News

Study finds U.S. consumers ready to pay for privacy

Conventional wisdom says Americans won’t pay for privacy, but this research study used conjoint analysis to show that half would pay at least $8 per month for social media product that didn’t keep or sell their data. Half would also pay $30 extra for a smartphone that was similarly private. On the other hand, about 40% wouldn’t pay anything extra. The study was conducted, apparently just for fun, by Ajit Ghuman, who runs product marketing at a retail customer engagement platform.

More News

Next Article

App Tracking Opt-Ins Exceed 40% Under New Apple Rules: AppsFlyer Study

April 13, 2021

At least 40% of consumers allowed iPhone apps to track them when presented with Apple’s new opt-in message, according to this AppsFlyer study of 13 million choices. AppsFlyer notes that most observers expected a much higher opt-out rate, but the results really shouldn’t surprise you: most studies show that about one-third of consumers never want to share data, one-third share it freely, and one-third are somewhere in the middle. See this one, for example.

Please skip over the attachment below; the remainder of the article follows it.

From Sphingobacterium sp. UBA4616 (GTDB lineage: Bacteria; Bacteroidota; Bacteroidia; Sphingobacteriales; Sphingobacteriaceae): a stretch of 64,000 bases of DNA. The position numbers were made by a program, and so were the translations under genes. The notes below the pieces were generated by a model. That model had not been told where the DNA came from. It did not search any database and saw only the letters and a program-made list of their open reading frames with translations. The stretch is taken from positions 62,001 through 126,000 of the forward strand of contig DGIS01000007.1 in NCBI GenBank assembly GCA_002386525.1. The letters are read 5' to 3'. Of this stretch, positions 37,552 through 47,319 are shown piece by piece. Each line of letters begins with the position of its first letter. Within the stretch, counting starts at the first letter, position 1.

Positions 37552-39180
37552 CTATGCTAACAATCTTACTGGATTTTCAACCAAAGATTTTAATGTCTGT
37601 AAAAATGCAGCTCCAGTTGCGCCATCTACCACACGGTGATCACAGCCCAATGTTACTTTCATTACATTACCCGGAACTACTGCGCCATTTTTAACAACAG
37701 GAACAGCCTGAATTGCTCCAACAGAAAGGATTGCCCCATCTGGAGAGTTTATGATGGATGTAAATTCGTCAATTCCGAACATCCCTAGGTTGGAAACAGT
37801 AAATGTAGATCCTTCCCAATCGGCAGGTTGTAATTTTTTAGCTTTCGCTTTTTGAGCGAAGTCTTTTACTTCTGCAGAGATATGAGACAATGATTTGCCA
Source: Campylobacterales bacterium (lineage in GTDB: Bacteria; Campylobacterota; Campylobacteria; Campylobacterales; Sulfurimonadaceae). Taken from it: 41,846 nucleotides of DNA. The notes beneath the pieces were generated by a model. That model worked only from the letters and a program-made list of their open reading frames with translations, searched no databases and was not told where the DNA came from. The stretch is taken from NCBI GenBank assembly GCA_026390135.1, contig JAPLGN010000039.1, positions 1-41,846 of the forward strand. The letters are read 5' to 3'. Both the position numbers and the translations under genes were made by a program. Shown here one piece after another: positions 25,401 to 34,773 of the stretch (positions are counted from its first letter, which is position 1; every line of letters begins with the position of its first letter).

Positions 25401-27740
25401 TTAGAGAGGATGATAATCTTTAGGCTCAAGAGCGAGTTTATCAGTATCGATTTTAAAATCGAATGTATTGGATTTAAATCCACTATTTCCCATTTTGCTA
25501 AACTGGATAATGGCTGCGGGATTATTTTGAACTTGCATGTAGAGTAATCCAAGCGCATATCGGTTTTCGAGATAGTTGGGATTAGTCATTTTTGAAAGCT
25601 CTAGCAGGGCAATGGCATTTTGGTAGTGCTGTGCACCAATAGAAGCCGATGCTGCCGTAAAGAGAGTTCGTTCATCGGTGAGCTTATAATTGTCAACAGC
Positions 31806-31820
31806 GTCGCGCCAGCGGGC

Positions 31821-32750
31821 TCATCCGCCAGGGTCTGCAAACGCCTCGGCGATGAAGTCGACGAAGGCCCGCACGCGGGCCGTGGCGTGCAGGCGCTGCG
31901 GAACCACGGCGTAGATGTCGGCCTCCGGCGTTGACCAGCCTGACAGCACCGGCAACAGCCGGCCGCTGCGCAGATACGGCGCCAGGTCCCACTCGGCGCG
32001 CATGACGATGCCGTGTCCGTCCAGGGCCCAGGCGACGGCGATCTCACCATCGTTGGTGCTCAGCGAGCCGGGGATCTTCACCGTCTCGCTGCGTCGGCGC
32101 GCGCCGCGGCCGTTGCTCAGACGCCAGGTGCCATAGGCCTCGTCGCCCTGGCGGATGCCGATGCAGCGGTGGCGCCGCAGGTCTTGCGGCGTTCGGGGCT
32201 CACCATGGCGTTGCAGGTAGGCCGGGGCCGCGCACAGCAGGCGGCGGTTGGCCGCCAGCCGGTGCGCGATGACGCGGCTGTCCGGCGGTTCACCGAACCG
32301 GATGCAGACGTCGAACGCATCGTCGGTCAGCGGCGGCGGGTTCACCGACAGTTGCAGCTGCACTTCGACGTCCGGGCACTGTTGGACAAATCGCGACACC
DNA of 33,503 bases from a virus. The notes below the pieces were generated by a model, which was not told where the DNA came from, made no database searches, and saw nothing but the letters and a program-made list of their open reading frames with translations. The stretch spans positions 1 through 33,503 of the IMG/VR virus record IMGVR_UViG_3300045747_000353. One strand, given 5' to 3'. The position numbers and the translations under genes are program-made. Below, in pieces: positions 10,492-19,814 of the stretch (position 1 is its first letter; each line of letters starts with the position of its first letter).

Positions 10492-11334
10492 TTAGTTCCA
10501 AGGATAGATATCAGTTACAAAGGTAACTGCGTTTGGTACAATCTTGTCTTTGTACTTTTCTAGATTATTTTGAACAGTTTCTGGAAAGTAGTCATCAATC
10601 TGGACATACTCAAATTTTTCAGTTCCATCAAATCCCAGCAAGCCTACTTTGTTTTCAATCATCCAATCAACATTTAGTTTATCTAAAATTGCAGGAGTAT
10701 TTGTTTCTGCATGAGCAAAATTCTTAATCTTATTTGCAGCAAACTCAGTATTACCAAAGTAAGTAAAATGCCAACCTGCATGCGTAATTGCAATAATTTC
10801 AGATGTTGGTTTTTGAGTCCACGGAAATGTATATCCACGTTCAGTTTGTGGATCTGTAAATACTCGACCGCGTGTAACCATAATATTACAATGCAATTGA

CDPI Newsletter
Featured Article

Amazon Offers More Options for Creating Brand-Tailored Coupons

April 12, 2024

Discounts are becoming ever more important in the digital commerce space and Amazon has responded by enabling the creation of percentage or flat-rate discount coupons for tailored audiences. Brands will be able to target repeat customers, high-spend customers, recent customers or cart-abandoners. Additional audiences, such as promising customers and at-risk customers will be available in the U.S. only.

CDPI Newsletter